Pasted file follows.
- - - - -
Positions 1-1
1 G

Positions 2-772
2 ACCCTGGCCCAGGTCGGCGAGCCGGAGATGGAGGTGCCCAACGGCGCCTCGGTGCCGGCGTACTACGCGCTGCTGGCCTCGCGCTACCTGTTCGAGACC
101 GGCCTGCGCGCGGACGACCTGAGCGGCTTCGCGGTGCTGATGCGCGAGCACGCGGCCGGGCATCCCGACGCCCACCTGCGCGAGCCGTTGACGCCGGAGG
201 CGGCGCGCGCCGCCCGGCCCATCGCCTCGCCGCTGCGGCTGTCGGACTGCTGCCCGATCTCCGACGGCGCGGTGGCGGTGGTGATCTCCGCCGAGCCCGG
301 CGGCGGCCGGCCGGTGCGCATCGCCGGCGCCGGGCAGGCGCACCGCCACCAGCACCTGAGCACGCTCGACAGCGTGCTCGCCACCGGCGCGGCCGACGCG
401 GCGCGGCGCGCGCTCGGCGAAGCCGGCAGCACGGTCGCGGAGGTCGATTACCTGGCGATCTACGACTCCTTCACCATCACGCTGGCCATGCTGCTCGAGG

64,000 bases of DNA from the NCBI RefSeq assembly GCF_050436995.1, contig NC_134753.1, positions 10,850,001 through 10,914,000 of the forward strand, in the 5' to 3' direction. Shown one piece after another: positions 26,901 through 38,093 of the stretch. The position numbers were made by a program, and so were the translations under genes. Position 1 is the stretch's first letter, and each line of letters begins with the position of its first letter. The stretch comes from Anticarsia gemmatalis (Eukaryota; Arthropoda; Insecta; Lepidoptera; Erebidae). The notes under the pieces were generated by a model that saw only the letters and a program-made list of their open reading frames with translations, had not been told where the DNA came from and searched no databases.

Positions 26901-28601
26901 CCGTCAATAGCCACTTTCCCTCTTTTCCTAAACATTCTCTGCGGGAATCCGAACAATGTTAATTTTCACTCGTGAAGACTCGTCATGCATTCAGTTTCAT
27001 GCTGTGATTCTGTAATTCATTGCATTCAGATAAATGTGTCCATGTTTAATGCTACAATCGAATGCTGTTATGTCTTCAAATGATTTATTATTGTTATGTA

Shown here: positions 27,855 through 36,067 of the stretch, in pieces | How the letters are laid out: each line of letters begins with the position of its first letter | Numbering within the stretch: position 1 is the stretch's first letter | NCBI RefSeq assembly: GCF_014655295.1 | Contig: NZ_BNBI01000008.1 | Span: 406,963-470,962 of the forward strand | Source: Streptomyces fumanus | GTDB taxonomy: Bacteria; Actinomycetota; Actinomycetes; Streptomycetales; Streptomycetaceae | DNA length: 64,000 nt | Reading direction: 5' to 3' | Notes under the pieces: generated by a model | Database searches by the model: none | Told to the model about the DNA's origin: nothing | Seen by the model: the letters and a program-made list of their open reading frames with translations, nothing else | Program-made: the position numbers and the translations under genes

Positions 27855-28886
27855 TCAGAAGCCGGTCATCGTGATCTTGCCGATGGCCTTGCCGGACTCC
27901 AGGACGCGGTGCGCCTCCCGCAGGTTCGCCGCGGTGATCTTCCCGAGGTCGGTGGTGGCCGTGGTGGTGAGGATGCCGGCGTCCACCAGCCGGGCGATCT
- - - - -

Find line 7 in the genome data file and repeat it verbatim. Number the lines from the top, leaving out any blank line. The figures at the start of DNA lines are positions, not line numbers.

301 CGGCGGCCGGCCGGTGCGCATCGCCGGCGCCGGGCAGGCGCACCGCCACCAGCACCTGAGCACGCTCGACAGCGTGCTCGCCACCGGCGCGGCCGACGCG